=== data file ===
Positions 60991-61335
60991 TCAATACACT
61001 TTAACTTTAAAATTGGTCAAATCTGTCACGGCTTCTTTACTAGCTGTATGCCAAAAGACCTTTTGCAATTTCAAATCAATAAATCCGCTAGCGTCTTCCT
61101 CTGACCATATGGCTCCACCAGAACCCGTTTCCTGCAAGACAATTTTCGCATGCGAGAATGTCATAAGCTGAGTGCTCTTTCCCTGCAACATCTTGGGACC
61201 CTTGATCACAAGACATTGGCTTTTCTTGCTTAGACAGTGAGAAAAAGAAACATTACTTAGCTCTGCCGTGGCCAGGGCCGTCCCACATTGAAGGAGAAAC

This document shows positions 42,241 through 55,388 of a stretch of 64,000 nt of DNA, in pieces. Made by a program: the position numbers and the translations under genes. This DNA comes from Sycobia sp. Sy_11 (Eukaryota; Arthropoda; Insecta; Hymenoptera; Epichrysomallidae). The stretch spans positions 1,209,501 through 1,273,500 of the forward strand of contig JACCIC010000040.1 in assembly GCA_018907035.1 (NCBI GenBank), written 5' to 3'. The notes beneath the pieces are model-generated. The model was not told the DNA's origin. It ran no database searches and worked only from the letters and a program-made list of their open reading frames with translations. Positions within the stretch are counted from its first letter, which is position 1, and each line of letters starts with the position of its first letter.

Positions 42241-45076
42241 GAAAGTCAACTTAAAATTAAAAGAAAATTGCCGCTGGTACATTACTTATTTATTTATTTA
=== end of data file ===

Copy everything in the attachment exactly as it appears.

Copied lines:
Positions 60991-61335
60991 TCAATACACT
61001 TTAACTTTAAAATTGGTCAAATCTGTCACGGCTTCTTTACTAGCTGTATGCCAAAAGACCTTTTGCAATTTCAAATCAATAAATCCGCTAGCGTCTTCCT
61101 CTGACCATATGGCTCCACCAGAACCCGTTTCCTGCAAGACAATTTTCGCATGCGAGAATGTCATAAGCTGAGTGCTCTTTCCCTGCAACATCTTGGGACC
61201 CTTGATCACAAGACATTGGCTTTTCTTGCTTAGACAGTGAGAAAAAGAAACATTACTTAGCTCTGCCGTGGCCAGGGCCGTCCCACATTGAAGGAGAAAC

This document shows positions 42,241 through 55,388 of a stretch of 64,000 nt of DNA, in pieces. Made by a program: the position numbers and the translations under genes. This DNA comes from Sycobia sp. Sy_11 (Eukaryota; Arthropoda; Insecta; Hymenoptera; Epichrysomallidae). The stretch spans positions 1,209,501 through 1,273,500 of the forward strand of contig JACCIC010000040.1 in assembly GCA_018907035.1 (NCBI GenBank), written 5' to 3'. The notes beneath the pieces are model-generated. The model was not told the DNA's origin. It ran no database searches and worked only from the letters and a program-made list of their open reading frames with translations. Positions within the stretch are counted from its first letter, which is position 1, and each line of letters starts with the position of its first letter.

Positions 42241-45076
42241 GAAAGTCAACTTAAAATTAAAAGAAAATTGCCGCTGGTACATTACTTATTTATTTATTTA